Chapter 11: Towards Public Service-oriented Governance? Administrative Reform with ‘Chinese Characteristics’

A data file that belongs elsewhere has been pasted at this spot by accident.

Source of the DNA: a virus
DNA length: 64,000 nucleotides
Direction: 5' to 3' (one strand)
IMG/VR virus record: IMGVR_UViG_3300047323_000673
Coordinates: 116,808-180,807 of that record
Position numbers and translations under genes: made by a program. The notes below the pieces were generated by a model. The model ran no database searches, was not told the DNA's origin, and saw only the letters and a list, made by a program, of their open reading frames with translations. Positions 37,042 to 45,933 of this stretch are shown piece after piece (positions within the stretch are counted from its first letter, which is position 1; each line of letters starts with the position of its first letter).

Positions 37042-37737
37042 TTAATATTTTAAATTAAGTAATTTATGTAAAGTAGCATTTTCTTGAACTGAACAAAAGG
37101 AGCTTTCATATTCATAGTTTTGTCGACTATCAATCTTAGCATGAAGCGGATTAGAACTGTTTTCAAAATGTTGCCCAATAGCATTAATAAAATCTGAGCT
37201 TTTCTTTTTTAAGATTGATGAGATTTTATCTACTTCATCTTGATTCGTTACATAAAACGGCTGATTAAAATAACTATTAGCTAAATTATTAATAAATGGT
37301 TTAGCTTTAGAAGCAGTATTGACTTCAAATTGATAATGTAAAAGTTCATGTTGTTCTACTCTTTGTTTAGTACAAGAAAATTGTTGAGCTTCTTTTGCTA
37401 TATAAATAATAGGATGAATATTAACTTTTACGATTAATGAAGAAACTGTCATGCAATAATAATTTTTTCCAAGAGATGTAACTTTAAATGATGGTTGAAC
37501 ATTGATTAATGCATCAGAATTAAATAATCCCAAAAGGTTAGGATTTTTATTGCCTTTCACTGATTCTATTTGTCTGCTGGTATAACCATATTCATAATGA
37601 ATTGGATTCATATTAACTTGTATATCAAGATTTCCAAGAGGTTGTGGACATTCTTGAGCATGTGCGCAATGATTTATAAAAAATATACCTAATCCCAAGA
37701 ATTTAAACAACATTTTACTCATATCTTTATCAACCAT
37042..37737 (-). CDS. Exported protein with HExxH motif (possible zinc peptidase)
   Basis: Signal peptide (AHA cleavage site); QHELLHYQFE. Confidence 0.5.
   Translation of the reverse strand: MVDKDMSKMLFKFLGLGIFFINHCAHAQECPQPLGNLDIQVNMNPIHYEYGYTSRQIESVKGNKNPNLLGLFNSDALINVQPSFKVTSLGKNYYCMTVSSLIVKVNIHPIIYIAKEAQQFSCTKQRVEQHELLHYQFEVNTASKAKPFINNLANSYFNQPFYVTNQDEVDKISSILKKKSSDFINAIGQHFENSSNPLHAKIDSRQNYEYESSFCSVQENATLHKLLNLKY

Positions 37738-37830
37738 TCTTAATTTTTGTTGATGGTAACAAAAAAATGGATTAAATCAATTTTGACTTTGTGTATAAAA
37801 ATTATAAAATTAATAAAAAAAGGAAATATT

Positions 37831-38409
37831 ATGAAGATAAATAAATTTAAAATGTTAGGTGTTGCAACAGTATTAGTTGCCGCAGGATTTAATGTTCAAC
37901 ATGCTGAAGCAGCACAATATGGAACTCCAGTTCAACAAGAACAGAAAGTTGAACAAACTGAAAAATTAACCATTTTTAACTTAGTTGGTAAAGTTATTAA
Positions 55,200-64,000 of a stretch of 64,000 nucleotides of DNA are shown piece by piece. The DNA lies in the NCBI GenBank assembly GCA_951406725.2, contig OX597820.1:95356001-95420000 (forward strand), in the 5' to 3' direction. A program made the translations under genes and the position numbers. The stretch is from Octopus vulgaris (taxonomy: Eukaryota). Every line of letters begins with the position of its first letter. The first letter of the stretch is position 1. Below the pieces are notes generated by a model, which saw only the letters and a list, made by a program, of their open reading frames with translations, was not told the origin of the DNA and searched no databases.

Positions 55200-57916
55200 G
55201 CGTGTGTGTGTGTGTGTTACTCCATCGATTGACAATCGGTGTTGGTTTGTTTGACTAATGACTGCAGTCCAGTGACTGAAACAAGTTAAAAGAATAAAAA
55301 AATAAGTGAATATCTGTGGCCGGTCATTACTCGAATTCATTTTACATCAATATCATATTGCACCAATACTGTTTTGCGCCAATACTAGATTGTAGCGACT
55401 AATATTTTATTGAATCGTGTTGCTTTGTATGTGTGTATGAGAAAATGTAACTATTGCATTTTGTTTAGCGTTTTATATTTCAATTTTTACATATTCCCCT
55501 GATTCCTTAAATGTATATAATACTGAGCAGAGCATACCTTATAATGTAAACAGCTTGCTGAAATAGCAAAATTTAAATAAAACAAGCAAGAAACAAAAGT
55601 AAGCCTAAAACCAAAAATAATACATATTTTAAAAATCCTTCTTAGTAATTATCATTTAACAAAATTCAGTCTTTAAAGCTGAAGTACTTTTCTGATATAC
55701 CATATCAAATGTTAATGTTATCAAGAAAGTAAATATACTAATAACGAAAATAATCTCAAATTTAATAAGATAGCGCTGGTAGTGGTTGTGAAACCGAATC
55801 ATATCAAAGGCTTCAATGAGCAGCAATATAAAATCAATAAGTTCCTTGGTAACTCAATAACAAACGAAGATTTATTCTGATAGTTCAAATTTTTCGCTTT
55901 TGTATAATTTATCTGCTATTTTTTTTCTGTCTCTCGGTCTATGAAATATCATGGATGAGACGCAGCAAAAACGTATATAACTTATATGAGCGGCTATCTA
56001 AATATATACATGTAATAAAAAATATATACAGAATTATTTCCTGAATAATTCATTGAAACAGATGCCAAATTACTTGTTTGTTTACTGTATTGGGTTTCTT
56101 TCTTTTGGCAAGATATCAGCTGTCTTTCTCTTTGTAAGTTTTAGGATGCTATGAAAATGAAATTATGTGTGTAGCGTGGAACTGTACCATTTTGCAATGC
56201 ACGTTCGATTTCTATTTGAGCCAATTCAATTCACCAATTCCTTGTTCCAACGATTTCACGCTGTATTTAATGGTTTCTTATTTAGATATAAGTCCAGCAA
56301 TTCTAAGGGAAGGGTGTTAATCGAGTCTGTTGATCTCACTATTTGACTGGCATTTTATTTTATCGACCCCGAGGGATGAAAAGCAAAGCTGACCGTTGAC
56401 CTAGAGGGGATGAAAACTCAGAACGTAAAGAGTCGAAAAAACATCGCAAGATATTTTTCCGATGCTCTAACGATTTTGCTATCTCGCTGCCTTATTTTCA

1 Mark Evans Confucius said, ‘To approach a task from the wrong end can lead to nothing but trouble.’ Confucius, The Analects 2.16. Traditions are important in Chinese public administration but getting the job done is more important. Senior member of the Chinese government, author interview, 7 June 2007. 11.1 INTRODUCTION This chapter has been written in the wake of a tumultuous year in Chinese history which has attracted exhaustive international media and political attention – the repression of the ongoing struggle for self-determination in Tibet which demonstrated the worst excesses of authoritarian statism, the appalling national tragedy of the earthquake in Sichuan and the coming of age of the Chinese state as host to the Olympic Games in Beijing. The latter two events revealed both the startling organizational prowess of Chinese government and the generosity of spirit of the Chinese people. They also expose the latest chapter in the emotional roller coaster ride that Chinese citizens have experienced in a period of rapid modernization from the national mourning for the victims of the earthquake in Southern China to their unrestrained national jubilation at the success of the Olympic Games in Beijing. The former British Prime Minister, Harold Macmillan (1957–63), was once asked by a young journalist after a long dinner what can most easily steer a government off course, he answered ‘Events, dear boy. Events’. In short, politics is unpredictable and if a tipping point towards an accelerated process of democratization was to emerge in President Hu Jintao’s autumn...
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